Just added mint next to MX on a 2014 vintage HP laptop with an i3 processor. It runs fine, no glitches, but seems a little slower than MX. Have tried Manjaro and a few others in the past, but these two are fine. I had two computers bricked by Windoze updates in the earlier days of Win 10. so am not a fan.
Jesus! Kids are running Mint or such and then are bu**lsh*itting on gui grafics. Jesus Christ! Kids! It’s *nix world: you can change everything you want; you can make ‘any’ desktop (workspace, window manager…) look like your preferred windo$$e, you can make it look like anything YOU want; this is *nix world, You are in charge! But, of course, windo$$e trolls and windo$$e prisoners can not possibly know such an obvious thing. I’m obviously not running Mint, I’ve tried it, of course, back in days, as many other distros, but Mint is 1000000% better than windo$$e, bitten apple, gooolagos & other comm*ie compañeros… Just pick up some Linux distro (Mint is good for starters, or pick up any distro with Plasma-default [ex KDE = K Desktp Environment] — and you are ready to go out of the box, “It just work” :) and then do a little research and find ‘your’ distro or make one yours for yourself. Freeodom is here, all you need is take it; comm*ies (windo$$e bitte apple, gooolags…) will not give it to you ever, never ever.
Jesus! Kids are running Mint or such and then are bu**lsh*itting on gui grafics. Jesus Christ! Kids! It’s *nix world: you can change everything you want; you can make ‘any’ desktop (workspace, window manager…) look like your preferred windo$$e, you can make it look like anything YOU want; this is *nix world, You are in charge! But, of course, windo$$e trolls and windo$$e prisoners can not possibly know such an obvious thing. I’m obviously not running Mint, I’ve tried it, of course, back in days, as many other distros, but Mint is 1000000% better than windo$$e, bitten apple, gooolagos & other comm*ie compañeros… Just pick up some Linux distro (Mint is good for starters, or pick up any distro with Plasma-default [ex KDE = K Desktp Environment] — and you are ready to go out of the box, “It just work” :) and then do a little research and find ‘your’ distro or make one yours for yourself. Freeodom is here, all you need is take it; comm*ies (windo$$e bitte apple, gooolags…) will not give it to you ever, never ever. And, of course, use and learn to use gecko-engine browsers (Firefox, SeaMonkey, IceCat, IceWeasel, Librewolf …) that you can still make it work for you (user), not for comm*ie corps (btw, moz://a is comm*ie corp., but till now ff is still a browser that you can control).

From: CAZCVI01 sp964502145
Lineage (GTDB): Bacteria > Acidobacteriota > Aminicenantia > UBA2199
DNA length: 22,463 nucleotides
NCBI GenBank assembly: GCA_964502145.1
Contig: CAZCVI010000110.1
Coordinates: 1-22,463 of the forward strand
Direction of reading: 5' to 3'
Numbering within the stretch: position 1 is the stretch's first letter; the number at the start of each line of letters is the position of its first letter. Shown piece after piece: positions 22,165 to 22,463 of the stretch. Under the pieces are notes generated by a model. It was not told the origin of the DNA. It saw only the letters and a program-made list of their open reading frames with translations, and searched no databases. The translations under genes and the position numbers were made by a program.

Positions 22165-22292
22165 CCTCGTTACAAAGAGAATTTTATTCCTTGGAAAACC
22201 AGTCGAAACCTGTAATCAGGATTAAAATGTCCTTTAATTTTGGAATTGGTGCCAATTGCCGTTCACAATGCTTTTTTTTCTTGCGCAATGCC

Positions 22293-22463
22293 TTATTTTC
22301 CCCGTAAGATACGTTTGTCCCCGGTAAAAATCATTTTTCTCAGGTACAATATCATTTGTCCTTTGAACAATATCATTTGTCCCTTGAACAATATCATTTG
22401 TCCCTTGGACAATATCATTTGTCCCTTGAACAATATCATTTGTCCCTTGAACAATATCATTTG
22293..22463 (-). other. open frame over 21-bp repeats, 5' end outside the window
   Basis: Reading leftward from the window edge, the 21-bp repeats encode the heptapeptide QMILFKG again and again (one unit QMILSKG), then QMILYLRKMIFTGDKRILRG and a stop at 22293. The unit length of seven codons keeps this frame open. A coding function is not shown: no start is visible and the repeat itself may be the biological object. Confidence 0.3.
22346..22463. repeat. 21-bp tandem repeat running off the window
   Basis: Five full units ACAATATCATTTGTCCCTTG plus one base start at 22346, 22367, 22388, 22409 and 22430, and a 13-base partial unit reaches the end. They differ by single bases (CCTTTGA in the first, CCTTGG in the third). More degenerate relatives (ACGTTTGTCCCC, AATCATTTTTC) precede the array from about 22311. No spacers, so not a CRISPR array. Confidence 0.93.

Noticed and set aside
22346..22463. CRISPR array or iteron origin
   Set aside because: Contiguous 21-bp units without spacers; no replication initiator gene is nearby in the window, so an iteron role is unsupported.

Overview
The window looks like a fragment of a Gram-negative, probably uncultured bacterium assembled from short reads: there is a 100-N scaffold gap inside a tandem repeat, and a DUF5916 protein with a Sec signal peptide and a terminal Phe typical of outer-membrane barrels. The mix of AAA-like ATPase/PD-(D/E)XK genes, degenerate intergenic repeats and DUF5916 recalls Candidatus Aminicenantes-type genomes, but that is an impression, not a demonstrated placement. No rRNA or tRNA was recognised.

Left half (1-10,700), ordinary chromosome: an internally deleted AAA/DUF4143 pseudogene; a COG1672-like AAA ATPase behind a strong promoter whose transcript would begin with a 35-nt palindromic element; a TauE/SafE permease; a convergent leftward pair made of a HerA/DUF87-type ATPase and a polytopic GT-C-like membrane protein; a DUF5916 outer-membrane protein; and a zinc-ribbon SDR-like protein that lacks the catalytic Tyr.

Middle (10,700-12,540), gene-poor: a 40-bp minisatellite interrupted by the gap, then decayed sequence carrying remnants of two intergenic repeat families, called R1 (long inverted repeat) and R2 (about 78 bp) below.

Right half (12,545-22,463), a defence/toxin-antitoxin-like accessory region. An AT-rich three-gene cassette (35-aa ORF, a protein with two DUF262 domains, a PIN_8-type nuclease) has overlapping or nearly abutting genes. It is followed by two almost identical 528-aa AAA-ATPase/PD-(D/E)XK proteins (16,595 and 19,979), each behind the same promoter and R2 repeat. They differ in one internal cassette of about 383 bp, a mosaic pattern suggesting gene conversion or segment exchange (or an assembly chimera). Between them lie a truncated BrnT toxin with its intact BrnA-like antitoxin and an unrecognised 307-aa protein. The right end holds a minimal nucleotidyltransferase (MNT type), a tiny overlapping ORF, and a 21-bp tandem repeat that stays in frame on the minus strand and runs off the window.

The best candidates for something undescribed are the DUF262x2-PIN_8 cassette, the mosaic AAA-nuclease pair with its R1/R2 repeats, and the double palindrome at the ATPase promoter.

I installed Linux Mint 20.2 on an external USB SSD to test it as I may need a replacement OS when Win 10 support runs out in 4 Years. My laptops will be 9 years old by then and they are not compatible with Win 11 (Both have Secure Boot but no TPM). If they are still ok then I would like to keep on using them. I do a little word processing/spreadsheet stuff and LibreOffice is fine for that. Mainly I use a browser and my fairly large music library.
Anyway, I like Mint and it seems fairly unproblematic to find my way around. Of course there’s a learning curve. I have installed WINE and then used it to install a couple of Windows apps (Foobar2000 and Mp3Tag) that run ok. I will spend some time with LM to accustom myself to it.
What is really puzzling me: Using the “Power off” icon gives me four choices: Suspend, Cancel, Reboot and Power off. Reboot and Power off will not work at all when I click on those choices. I must open the terminal and power off using the “shutdown” command or reboot with the “shutdown -r” command. I really find that odd…
I installed the OS in my native language (German). Can the language be changed to English after the install?